MOTLEY, TIMOTHY J.1* and PIERO G. DELPRETE2. 1The Lewis B. & Dorothy Cullman Program for Molecular Systematics Studies, The New York Botanical Garden, Bronx, NY 10458; 2Institute of Systematic Botany, The New York Botanical Garden, Bronx, NY 10458. - Molecular Systematics of the Chiococceae-Catesbaeeae Complex (Rubiaceae): Phylogeny and Biogeography.
The classification of the Catesbaeeae and Chiococceae tribes, along
with the entire Rubiaceae, has been intensely debated in recent years.
This debate has focused on a few key morphological characters (corolla
shape and aestivation, anther shape and position, fruit placentation,
and number and position of ovules) and one set of molecular data
(rbcL). Several phylogenetic analyses in the Rubiaceae based on
nucleotide sequences of the trnL-F and rps16 regions of the plastid
genome and the nuclear ribosomal internal transcribed spacers (ITS1&2)
suggest that none of the previously proposed classifications are
entirely correct. Molecular data suggest that the traditionally
defining flower and fruit features of the Catesbaeeae and Chiococceae
are actually phylogenetically homoplastic, leaving present generic
boundaries and relationships within the Catesbaeeae-Chiococceae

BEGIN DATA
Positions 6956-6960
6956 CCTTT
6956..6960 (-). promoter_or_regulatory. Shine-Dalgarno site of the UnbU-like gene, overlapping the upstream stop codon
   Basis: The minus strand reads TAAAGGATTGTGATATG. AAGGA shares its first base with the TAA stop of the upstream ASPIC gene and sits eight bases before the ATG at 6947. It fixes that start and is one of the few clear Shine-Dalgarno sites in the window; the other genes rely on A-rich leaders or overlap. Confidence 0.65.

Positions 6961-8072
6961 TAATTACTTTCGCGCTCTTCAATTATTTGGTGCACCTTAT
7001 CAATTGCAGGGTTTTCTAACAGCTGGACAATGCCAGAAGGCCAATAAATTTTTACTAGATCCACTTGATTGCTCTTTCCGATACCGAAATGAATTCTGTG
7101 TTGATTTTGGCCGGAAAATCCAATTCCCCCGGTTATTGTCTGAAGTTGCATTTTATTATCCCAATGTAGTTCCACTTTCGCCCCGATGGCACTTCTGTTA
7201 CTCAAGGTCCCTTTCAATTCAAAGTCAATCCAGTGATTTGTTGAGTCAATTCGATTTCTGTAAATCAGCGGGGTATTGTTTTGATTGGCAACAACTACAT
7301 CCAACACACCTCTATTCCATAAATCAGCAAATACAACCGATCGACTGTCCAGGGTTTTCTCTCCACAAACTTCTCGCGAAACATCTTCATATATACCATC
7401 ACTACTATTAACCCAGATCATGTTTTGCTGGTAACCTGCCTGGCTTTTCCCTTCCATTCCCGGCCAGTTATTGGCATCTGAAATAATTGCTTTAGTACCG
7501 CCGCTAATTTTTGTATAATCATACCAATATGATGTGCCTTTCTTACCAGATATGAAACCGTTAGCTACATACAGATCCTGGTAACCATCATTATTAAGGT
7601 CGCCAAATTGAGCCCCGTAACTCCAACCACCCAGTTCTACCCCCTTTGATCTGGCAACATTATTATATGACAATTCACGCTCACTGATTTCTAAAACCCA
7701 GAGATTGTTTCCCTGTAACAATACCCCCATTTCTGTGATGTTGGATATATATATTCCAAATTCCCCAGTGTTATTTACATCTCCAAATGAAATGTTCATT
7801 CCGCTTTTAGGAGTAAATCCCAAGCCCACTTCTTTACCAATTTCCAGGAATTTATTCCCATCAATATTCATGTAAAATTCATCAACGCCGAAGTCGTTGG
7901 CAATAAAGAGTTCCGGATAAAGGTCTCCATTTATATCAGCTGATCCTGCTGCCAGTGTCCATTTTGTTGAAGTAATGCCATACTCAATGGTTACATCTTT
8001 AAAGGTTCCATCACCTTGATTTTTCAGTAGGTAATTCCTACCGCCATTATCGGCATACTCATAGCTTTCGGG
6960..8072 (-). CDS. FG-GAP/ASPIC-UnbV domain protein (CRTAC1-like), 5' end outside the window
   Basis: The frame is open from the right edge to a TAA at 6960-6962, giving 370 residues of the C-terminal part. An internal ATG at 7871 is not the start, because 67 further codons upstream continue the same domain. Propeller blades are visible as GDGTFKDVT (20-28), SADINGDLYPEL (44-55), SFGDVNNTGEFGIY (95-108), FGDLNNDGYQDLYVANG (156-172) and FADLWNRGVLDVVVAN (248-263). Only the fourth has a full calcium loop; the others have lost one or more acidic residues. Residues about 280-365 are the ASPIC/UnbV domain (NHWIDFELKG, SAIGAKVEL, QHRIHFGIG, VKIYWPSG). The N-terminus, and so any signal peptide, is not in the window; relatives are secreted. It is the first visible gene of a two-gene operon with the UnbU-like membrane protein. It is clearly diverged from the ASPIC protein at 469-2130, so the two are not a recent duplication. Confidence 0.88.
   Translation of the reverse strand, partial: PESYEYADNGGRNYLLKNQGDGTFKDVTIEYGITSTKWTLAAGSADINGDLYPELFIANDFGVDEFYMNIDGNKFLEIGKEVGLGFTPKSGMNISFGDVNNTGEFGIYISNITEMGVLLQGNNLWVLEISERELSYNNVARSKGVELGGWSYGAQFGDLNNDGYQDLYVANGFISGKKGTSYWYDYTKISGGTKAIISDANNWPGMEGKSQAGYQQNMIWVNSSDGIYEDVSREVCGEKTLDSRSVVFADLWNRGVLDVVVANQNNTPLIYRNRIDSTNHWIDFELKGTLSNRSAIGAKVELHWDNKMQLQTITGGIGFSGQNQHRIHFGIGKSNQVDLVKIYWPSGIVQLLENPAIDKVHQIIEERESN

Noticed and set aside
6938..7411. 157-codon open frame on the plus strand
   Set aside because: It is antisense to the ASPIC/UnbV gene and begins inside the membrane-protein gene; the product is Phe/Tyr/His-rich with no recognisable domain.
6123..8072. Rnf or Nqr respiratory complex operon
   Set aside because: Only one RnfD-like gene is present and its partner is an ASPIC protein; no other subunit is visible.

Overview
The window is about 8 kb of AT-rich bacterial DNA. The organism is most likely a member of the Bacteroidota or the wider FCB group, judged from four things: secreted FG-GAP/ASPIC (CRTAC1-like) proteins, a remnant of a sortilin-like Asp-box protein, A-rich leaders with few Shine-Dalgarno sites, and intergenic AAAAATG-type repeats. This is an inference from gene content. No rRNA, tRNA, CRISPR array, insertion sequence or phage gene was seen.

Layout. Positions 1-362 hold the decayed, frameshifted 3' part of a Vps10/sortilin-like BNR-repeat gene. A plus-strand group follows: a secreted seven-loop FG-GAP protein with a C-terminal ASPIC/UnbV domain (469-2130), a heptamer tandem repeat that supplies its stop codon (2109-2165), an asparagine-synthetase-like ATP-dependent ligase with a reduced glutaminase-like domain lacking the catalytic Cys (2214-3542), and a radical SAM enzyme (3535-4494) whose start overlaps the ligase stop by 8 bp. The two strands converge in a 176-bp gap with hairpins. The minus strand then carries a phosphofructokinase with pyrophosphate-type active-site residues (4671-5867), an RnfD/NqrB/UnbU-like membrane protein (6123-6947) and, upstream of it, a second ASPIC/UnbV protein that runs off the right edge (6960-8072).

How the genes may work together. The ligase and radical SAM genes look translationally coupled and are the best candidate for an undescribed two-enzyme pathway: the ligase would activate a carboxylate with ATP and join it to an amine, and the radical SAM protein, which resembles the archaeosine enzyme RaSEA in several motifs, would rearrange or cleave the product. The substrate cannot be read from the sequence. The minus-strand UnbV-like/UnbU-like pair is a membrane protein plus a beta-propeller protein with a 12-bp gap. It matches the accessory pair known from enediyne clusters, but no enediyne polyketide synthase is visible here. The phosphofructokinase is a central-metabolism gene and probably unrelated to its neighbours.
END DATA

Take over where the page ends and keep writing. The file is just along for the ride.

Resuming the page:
Complex in doubt. The Catesbaeeae-Chiococceae Complex is a group that
includes approximately 27 genera and 196 species primarily
concentrated in the Greater Antilles (nearly 70% of the taxa) but also
occurring in Malesia and the South Pacific (3 genera). Phylogenies
using trnL-F and rps16 have identified one major monophyletic group.
However, the ITS data provides more resolution and additional taxa
have been surveyed. Presently the ITS data is not congruent with the
other data sets and does not support the monophyly of the
Catesbaeeae-Chiococceae Complex. Additionally, Pacific genera which
have been absent in previous molecular studies have been sampled and
included in the analyses in the hope to better understand the disjunct
biogeographic distribution of these Caribbean and Pacific taxa. Based
on ITS data some genera, i.e. Exostema and Bikkia, do not appear to be
monophyletic. The Pacific taxa form two distinct clades, suggesting
that there have been apparently two separate introductions of the
Catesbaeeae-Chiococceae Complex into the Pacific basin.
Key words: Biogeography, Caribbean, Evolution, ITS, Pacific, Rubiaceae